The side ends 140, 150 may be configured as relatively thicker than other segments of the cooling blanket 100. The side ends 140, 150 may be adapted to be placed under the arms of a human, either once the cooling blanket 100 is laid on top of the human and the side ends 140, 150 are wrapped beneath the arms on either side of the human, or by laying the cooling blanket 100 entirely under the human and resting the arms on top of the side ends 140, 150.
  • [0033]
    The outside layer 110 may include any convenient number of sub-layers. The sub-layers may be constructed from the same or different material. For example, a sub-layer may be constructed from a pliable plastic to provide flexibility and resilience to the cooling blanket 100, while another sub-layer may be constructed from an insulating material to aid in regulation of system temperature when in use. Particularly suitable pliable plastics may include, but are in no way limited to, polyethylene terephthalate, high density polyethylene, polyvinyl chloride, vinyl, low density polyethylene, polypropylene, polystyrene, resins (e.g., surlyn ionomer resins). Multiple sub-layers may be constructed from the same materials; for instance, the outside layer 110 may include multiple sub-layers of one or more types of pliable plastic and/or one or more types of insulating material.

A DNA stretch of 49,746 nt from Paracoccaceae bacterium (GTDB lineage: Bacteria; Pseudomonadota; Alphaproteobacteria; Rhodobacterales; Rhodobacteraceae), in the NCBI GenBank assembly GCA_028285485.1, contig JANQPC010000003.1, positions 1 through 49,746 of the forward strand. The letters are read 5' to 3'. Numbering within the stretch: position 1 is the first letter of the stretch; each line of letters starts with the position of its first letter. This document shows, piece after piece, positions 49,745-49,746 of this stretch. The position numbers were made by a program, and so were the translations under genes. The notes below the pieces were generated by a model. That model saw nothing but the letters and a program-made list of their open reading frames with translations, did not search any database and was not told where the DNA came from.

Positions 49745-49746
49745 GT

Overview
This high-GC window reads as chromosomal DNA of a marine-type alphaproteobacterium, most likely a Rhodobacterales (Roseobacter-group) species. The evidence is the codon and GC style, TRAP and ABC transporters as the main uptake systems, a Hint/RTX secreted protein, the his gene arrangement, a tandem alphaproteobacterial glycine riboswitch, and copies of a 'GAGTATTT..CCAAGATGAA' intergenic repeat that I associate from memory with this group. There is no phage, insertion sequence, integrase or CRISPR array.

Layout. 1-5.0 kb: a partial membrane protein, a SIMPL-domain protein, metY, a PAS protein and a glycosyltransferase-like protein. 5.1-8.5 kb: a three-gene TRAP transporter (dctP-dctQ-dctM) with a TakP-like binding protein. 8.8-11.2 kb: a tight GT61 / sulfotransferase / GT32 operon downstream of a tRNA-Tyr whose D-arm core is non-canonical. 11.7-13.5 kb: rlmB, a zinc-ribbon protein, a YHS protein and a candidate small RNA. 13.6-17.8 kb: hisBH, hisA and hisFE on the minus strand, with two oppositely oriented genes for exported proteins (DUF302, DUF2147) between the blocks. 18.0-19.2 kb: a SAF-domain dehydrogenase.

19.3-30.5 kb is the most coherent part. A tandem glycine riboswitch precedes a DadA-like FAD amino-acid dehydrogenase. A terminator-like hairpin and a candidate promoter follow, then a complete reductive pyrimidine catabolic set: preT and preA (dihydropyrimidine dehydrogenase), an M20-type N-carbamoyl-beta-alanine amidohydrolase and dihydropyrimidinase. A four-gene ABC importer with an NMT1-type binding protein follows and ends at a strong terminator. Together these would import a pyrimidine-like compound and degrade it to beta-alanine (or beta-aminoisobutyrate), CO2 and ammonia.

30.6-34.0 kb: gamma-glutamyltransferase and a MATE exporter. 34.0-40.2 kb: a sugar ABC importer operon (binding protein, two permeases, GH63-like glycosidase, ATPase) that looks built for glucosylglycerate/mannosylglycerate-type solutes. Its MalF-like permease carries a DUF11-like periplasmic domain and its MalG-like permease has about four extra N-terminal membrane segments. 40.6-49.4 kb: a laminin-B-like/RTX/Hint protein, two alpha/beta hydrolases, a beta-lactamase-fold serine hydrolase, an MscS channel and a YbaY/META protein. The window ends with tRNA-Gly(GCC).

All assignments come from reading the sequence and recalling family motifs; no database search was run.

• [0034]
    The inside layer 120 may also include any convenient number of sub-layers. The sub-layers can be constructed of the same or different material. For example, a sub-layer may be constructed of a material that is suitable for being placed in direct contact with a mammal (e.g., with the mammal's skin); for example, non-tearing paper or cotton may provide a comfortable surface for the mammal, while sub-layers similar to those noted above with respect to the outside layer 110 may additionally or alternatively be used in the inside layer 120. Multiple sub-layers may be constructed of the same materials; for instance, the inside layer 120 may include multiple sub-layers of one or more types of non-tearing paper or cotton and/or multiple sub-layers of one or more types of pliable plastic and/or one or more types of insulating material.
  • [0035]